Trump seeks to revive Yucca after saying he was ‘very inclined to be against it’

Whitehouse.gov
"its a disgrace that we have to put up with it"
Whitehouse.gov

WASHINGTON — President Donald Trump’s latest budget plan would spend $116 million to revive the nuclear storage program at Yucca Mountain.

The administration’s fiscal 2020 budget proposal released Monday marks Trump’s latest effort to restart licensing at the site, prompting pushback from Nevada lawmakers.

“By proposing that even more money be wasted on Yucca Mountain, Donald Trump has broken the promise he made to Nevadans during his recent visit to Elko,” said Rep. Dina Titus (D-Nev.).

Trump said of Yucca during an October visit to the Silver State, “I think you should do things where people want them to happen, so I would be very inclined to be against it,” Trump told KRNV-News 4, based in Reno, the Washington Post reported. “We will be looking at it very seriously over the next few weeks, and I agree with the people of Nevada.”

Still, Trump has proposed to spend millions of dollars on reviving the repository each year of his presidency, and Nevada’s lawmakers have fought back.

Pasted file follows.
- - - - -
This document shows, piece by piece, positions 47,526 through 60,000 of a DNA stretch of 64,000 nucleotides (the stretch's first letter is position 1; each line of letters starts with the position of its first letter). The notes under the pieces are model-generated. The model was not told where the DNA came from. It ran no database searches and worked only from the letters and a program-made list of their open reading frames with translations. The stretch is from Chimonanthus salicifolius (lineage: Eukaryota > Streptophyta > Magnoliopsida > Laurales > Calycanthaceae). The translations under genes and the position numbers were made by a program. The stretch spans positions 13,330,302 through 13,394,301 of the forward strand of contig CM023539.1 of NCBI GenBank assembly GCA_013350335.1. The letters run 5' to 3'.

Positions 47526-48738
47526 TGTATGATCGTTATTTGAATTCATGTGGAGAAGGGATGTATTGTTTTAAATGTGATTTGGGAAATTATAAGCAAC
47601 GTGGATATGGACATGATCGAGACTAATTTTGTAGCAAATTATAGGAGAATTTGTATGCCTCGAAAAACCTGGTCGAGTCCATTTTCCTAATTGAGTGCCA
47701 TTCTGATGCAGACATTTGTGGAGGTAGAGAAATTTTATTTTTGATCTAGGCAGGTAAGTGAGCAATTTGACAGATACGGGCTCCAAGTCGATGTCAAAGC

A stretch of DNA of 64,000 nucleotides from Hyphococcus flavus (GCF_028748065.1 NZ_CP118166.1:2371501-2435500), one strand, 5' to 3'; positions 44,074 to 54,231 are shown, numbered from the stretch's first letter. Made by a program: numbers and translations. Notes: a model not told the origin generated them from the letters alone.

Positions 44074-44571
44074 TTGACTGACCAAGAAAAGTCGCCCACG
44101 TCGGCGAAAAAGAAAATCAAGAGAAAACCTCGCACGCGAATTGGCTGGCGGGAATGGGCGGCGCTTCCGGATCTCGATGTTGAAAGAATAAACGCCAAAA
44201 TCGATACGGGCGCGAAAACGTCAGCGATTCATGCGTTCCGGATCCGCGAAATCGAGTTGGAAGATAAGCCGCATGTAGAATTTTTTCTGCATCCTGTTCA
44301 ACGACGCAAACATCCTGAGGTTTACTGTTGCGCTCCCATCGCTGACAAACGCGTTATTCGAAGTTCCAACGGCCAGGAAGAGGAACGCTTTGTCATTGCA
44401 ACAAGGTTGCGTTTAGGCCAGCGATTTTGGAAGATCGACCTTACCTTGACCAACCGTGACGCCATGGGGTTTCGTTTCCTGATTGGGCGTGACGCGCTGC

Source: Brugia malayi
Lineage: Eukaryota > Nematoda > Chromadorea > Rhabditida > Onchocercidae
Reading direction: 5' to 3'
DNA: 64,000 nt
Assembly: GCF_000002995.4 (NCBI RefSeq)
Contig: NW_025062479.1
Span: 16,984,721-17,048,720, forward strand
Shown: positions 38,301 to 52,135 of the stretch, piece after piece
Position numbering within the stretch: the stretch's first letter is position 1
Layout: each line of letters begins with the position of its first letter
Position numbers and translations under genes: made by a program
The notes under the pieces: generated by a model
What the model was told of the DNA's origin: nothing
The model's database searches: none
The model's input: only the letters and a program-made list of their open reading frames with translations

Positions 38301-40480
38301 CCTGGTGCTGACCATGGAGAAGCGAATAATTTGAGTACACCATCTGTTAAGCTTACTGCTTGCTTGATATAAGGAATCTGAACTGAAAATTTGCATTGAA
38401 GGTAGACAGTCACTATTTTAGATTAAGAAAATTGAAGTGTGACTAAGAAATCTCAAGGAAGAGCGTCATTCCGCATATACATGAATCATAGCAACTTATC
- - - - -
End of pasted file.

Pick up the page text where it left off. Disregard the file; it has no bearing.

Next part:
“Every dollar this Administration proposes to put towards the revitalization of Yucca Mountain is another dollar down a rat hole because this unsafe, unsound project should never see the light of day,” Titus said. “I will work with Governor Sisolak and my colleagues in the Nevada delegation to prevent the federal government from shoving this nuclear power company boondoggle down our throat.”

Rep. Steven Horsford (D-Nev.) pledged to use his spot on the House Budget Committee to “stop the President’s proposed assault on programs that maintain the health and safety of Nevada families.”

Trump’s $4.75 trillion budget request proposes increased spending on military programs, but recommends massive cuts to domestic programs, including Medicare, Medicaid and Social Security. It also requests $8.6 billion in funding for a wall along the southern U.S. border.

Horsford called that proposal a waste of money on “an ineffective and unnecessary border wall.”

He added, “To add insult to injury, the President is proposing to waste more than $116 million on Yucca Mountain’s ongoing threat to the safety of Nevada families, and to our state’s $40 billion tourism industry.”

Gov. Steve Sisolak , who with the delegation has been battling the administration over plutonium shipments to Nevada, called Trump’s Yucca funding proposal “yet another example of the federal government ignoring the will of Nevadans by attempting to shove even more unwanted toxic material down our throats.”

Robin Bravender
Robin Bravender is the Washington, D.C., bureau chief for The Newsroom, a network of state-based non-profit news outlets that includes Nevada Current.

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